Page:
Atrium House


The Atrium House is a large private residence directly north of the Sebasteion. It had a long history, extending from the early Roman period until late antiquity. In its existing, late Roman state, it consists of two large suites of rooms: one, to the south, organized around a large apsidal courtyard; the other, to the north, organized around a smaller, square columnar court (the Atrium). The architectural and sculptural decoration of the apsidal court was especially rich, including a figured pediment (see bottom left) and some twelve late Roman shield portraits of pagan philosophers. They are dramatic visual evidence, complementing our surviving literary testimony, for the persistence of pagan traditions at Aphrodisias well into the Christian period.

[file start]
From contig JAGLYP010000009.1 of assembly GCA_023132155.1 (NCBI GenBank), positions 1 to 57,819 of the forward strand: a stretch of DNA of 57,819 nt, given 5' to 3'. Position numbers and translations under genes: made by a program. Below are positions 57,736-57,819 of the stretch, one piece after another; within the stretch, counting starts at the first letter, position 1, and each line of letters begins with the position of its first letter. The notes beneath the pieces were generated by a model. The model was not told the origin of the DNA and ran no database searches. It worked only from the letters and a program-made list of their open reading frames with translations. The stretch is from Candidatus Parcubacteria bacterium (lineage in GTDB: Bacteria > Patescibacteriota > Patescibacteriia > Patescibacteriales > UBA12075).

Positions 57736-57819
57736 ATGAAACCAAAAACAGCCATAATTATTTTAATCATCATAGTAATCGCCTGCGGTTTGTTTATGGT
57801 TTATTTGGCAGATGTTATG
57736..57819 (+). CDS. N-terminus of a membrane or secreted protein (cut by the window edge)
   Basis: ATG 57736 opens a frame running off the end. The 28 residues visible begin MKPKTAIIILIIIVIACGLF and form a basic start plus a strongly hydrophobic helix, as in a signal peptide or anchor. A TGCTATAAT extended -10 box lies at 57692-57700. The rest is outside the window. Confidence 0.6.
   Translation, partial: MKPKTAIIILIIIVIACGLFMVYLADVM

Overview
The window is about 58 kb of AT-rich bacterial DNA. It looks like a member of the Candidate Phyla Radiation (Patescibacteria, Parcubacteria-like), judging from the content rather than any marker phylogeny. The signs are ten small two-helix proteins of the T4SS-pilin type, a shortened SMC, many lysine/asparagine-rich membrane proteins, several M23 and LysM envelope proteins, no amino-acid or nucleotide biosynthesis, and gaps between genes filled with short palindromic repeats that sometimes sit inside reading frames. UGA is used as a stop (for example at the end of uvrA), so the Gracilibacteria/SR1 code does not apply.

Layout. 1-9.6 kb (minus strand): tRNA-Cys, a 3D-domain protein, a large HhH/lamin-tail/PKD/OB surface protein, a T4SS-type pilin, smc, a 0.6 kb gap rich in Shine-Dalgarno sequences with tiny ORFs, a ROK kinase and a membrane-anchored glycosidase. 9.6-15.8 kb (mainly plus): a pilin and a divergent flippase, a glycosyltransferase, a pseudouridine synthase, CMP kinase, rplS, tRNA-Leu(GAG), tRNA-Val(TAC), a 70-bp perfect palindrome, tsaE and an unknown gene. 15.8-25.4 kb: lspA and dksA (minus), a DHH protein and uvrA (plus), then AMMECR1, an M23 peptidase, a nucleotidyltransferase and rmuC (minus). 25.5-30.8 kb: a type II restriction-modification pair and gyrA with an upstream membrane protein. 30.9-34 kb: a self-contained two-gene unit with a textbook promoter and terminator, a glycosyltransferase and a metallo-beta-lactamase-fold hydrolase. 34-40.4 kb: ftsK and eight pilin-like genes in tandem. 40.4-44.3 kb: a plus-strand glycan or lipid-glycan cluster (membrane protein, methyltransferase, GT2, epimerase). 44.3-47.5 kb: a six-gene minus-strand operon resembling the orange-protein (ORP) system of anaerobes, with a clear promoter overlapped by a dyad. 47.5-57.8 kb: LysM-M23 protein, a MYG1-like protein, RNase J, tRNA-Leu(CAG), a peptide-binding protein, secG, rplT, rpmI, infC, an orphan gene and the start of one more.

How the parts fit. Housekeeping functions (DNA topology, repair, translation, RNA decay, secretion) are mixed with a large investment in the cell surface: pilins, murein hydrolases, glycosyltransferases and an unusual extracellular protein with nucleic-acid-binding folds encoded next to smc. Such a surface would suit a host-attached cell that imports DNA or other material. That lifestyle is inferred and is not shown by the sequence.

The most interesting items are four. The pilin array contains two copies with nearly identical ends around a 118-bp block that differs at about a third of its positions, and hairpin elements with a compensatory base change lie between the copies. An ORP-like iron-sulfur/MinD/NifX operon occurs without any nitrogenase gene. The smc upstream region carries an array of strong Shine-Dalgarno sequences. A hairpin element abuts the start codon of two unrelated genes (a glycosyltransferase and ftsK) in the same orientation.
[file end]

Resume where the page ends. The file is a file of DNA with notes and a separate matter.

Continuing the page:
Atrium House plan

 

Finds:
Aphrodite & Tritons pediment
Shield portraits of pagan philosophers

A Collaboration:

Republic of Turkey Ministry of Culture and Tourism New York University University of Oxford

 

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All content belongs to the Aphrodisias Excavations project and cannot be used without express written authorization. Enquiries and requests for images email to: aphrodisias@classics.ox.ac.uk

University of Oxford
Ioannou Centre for Classical & Byzantine Studies
66, St. Giles', Oxford. OX1 3LU

 

Sevgi Gönül Hall, 2008